Carola Luther's new book On the Way to Jerusalem Farm explores the complexities of living in a damaged world. How, it asks, does such a world live in us, and we in it?
At the centre of the collection are three sequences, 'Letters to Rasool', 'Birthday at Emily Court' and 'The Escape'. On the Way to Jerusalem Farm moves through the world, seeking and finding not answers, but sometimes, a means of continuing. The speaker in 'Letters to Rasool' travels onward through scarred and depleted landscapes, and searches for a lost beloved. The ageing residents of Emily Court celebrate a birthday and dance. Spring of a kind still comes. And in 'The Escape' there are colours to be found in the distant sea: 'A whole translucent geology, / cross-sections of light and water'.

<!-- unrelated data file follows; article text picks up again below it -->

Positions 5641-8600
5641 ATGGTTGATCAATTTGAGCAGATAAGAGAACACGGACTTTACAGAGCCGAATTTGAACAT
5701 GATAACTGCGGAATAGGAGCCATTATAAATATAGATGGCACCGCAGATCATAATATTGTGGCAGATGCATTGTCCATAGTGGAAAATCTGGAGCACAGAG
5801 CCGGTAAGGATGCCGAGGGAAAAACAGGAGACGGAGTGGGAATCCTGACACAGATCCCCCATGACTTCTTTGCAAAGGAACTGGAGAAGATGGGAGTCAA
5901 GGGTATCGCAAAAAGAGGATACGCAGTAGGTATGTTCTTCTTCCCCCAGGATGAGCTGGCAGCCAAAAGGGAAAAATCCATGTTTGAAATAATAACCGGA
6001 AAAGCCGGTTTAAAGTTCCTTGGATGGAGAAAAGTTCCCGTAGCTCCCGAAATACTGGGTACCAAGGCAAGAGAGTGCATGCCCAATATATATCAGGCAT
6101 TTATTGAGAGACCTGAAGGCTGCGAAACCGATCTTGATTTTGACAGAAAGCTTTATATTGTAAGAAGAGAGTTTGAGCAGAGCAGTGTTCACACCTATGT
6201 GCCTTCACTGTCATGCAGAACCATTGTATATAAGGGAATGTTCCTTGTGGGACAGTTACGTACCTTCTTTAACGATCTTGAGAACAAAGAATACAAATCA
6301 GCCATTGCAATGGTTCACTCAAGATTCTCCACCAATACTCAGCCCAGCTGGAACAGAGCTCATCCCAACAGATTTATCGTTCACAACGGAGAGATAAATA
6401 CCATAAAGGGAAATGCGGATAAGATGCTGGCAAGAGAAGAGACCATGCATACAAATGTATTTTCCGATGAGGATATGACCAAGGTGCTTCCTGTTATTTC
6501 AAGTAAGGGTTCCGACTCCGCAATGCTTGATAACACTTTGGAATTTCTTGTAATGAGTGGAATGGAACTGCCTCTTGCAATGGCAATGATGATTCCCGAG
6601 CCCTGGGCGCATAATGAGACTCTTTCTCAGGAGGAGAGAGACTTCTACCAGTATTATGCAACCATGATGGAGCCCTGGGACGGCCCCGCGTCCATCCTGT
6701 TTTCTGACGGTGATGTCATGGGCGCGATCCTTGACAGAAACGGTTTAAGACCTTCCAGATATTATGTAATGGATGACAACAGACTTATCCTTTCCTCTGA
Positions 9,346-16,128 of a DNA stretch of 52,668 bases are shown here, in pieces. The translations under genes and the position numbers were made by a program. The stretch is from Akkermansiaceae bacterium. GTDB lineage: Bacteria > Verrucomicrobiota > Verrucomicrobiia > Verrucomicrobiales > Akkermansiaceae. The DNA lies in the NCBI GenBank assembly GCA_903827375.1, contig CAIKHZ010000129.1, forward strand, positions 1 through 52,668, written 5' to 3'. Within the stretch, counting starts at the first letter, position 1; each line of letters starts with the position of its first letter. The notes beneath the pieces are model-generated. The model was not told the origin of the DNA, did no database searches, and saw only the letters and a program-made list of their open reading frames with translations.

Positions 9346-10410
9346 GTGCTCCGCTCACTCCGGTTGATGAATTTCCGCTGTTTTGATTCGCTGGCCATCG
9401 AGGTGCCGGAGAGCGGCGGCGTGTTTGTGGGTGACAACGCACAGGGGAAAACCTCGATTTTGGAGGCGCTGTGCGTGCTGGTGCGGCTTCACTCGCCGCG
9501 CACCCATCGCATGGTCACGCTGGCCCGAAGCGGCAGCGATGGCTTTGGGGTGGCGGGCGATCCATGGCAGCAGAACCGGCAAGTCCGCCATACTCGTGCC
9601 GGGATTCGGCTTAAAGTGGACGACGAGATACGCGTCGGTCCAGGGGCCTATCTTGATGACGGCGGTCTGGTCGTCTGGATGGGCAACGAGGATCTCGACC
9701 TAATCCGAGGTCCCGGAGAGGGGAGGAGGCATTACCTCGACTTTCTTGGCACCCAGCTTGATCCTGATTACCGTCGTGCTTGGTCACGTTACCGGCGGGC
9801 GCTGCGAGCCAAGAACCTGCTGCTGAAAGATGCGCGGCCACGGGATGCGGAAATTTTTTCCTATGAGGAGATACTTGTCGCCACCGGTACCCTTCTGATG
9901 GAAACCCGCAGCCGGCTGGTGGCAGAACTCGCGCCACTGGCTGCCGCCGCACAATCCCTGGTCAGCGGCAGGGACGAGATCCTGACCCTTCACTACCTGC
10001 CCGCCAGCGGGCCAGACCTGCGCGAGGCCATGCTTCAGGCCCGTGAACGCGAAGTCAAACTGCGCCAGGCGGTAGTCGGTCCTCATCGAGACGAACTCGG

Poetry for Luther is a way of finding a way, of making connections and sharing our complex lives in an interdependent present. The roles of lover and beloved become – almost – interchangeable in these richly visualised poems.